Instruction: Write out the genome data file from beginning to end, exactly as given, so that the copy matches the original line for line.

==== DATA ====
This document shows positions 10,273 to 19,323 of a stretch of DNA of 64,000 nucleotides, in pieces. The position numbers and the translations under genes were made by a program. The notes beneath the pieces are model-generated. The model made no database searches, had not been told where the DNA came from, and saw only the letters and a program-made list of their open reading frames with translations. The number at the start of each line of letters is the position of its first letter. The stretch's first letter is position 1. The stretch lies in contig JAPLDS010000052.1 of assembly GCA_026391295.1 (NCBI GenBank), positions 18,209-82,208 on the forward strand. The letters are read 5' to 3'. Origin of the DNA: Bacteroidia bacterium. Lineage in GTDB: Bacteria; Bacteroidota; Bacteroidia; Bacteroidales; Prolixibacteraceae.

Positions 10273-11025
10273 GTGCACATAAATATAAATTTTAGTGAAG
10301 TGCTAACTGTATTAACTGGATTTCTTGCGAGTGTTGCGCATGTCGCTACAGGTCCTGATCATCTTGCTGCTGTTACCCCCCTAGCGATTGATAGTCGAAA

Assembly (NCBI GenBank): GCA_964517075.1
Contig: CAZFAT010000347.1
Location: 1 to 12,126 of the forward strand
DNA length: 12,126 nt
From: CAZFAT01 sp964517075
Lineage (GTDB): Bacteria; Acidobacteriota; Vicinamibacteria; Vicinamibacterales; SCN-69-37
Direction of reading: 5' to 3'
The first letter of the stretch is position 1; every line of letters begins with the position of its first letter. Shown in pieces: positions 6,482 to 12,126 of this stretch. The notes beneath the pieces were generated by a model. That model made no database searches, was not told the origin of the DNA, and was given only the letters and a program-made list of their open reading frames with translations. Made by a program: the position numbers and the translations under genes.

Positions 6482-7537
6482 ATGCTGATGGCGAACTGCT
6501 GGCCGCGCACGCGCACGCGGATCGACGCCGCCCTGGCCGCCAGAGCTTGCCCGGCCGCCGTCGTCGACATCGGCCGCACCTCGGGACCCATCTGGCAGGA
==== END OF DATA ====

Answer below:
This document shows positions 10,273 to 19,323 of a stretch of DNA of 64,000 nucleotides, in pieces. The position numbers and the translations under genes were made by a program. The notes beneath the pieces are model-generated. The model made no database searches, had not been told where the DNA came from, and saw only the letters and a program-made list of their open reading frames with translations. The number at the start of each line of letters is the position of its first letter. The stretch's first letter is position 1. The stretch lies in contig JAPLDS010000052.1 of assembly GCA_026391295.1 (NCBI GenBank), positions 18,209-82,208 on the forward strand. The letters are read 5' to 3'. Origin of the DNA: Bacteroidia bacterium. Lineage in GTDB: Bacteria; Bacteroidota; Bacteroidia; Bacteroidales; Prolixibacteraceae.

Positions 10273-11025
10273 GTGCACATAAATATAAATTTTAGTGAAG
10301 TGCTAACTGTATTAACTGGATTTCTTGCGAGTGTTGCGCATGTCGCTACAGGTCCTGATCATCTTGCTGCTGTTACCCCCCTAGCGATTGATAGTCGAAA

Assembly (NCBI GenBank): GCA_964517075.1
Contig: CAZFAT010000347.1
Location: 1 to 12,126 of the forward strand
DNA length: 12,126 nt
From: CAZFAT01 sp964517075
Lineage (GTDB): Bacteria; Acidobacteriota; Vicinamibacteria; Vicinamibacterales; SCN-69-37
Direction of reading: 5' to 3'
The first letter of the stretch is position 1; every line of letters begins with the position of its first letter. Shown in pieces: positions 6,482 to 12,126 of this stretch. The notes beneath the pieces were generated by a model. That model made no database searches, was not told the origin of the DNA, and was given only the letters and a program-made list of their open reading frames with translations. Made by a program: the position numbers and the translations under genes.

Positions 6482-7537
6482 ATGCTGATGGCGAACTGCT
6501 GGCCGCGCACGCGCACGCGGATCGACGCCGCCCTGGCCGCCAGAGCTTGCCCGGCCGCCGTCGTCGACATCGGCCGCACCTCGGGACCCATCTGGCAGGA